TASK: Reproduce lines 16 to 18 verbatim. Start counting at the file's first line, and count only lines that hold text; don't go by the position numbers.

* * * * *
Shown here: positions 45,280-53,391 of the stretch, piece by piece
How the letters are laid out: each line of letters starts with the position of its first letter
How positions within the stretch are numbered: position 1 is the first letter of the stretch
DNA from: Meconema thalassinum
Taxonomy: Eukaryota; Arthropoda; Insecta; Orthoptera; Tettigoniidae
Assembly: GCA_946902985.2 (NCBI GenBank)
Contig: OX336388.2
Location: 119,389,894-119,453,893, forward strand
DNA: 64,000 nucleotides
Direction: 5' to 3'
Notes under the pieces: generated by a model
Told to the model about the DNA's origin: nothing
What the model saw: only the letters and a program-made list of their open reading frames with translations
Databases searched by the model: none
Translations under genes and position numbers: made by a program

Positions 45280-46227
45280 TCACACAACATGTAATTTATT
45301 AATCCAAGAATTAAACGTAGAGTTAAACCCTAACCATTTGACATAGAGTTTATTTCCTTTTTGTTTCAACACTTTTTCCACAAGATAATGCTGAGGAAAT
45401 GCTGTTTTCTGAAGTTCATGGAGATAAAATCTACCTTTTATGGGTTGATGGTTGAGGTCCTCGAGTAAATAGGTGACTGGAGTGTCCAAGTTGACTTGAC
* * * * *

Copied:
Positions 45280-46227
45280 TCACACAACATGTAATTTATT
45301 AATCCAAGAATTAAACGTAGAGTTAAACCCTAACCATTTGACATAGAGTTTATTTCCTTTTTGTTTCAACACTTTTTCCACAAGATAATGCTGAGGAAAT